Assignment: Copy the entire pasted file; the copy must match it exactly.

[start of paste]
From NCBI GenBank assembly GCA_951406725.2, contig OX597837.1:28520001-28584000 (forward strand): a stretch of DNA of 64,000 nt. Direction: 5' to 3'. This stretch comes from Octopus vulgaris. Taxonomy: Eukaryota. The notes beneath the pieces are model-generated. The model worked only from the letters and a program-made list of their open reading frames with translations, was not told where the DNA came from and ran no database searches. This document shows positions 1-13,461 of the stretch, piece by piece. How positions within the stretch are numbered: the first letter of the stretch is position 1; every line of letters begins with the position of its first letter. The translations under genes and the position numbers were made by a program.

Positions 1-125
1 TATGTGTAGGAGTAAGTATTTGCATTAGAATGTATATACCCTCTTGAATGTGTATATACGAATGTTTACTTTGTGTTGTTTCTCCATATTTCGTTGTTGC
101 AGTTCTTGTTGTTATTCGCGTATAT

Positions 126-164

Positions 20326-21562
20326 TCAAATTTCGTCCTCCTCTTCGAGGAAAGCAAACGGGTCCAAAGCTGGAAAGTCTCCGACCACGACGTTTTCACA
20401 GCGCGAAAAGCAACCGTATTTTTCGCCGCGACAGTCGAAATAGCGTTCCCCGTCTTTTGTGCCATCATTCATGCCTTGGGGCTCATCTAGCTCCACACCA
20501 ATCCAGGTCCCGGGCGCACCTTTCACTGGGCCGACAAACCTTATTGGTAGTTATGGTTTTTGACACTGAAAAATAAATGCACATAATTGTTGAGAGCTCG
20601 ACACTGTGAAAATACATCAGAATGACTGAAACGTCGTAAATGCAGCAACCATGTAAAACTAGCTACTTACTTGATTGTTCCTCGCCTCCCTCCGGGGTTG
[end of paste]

From NCBI GenBank assembly GCA_951406725.2, contig OX597837.1:28520001-28584000 (forward strand): a stretch of DNA of 64,000 nt. Direction: 5' to 3'. This stretch comes from Octopus vulgaris. Taxonomy: Eukaryota. The notes beneath the pieces are model-generated. The model worked only from the letters and a program-made list of their open reading frames with translations, was not told where the DNA came from and ran no database searches. This document shows positions 1-13,461 of the stretch, piece by piece. How positions within the stretch are numbered: the first letter of the stretch is position 1; every line of letters begins with the position of its first letter. The translations under genes and the position numbers were made by a program.

Positions 1-125
1 TATGTGTAGGAGTAAGTATTTGCATTAGAATGTATATACCCTCTTGAATGTGTATATACGAATGTTTACTTTGTGTTGTTTCTCCATATTTCGTTGTTGC
101 AGTTCTTGTTGTTATTCGCGTATAT

Positions 126-164

Positions 20326-21562
20326 TCAAATTTCGTCCTCCTCTTCGAGGAAAGCAAACGGGTCCAAAGCTGGAAAGTCTCCGACCACGACGTTTTCACA
20401 GCGCGAAAAGCAACCGTATTTTTCGCCGCGACAGTCGAAATAGCGTTCCCCGTCTTTTGTGCCATCATTCATGCCTTGGGGCTCATCTAGCTCCACACCA
20501 ATCCAGGTCCCGGGCGCACCTTTCACTGGGCCGACAAACCTTATTGGTAGTTATGGTTTTTGACACTGAAAAATAAATGCACATAATTGTTGAGAGCTCG
20601 ACACTGTGAAAATACATCAGAATGACTGAAACGTCGTAAATGCAGCAACCATGTAAAACTAGCTACTTACTTGATTGTTCCTCGCCTCCCTCCGGGGTTG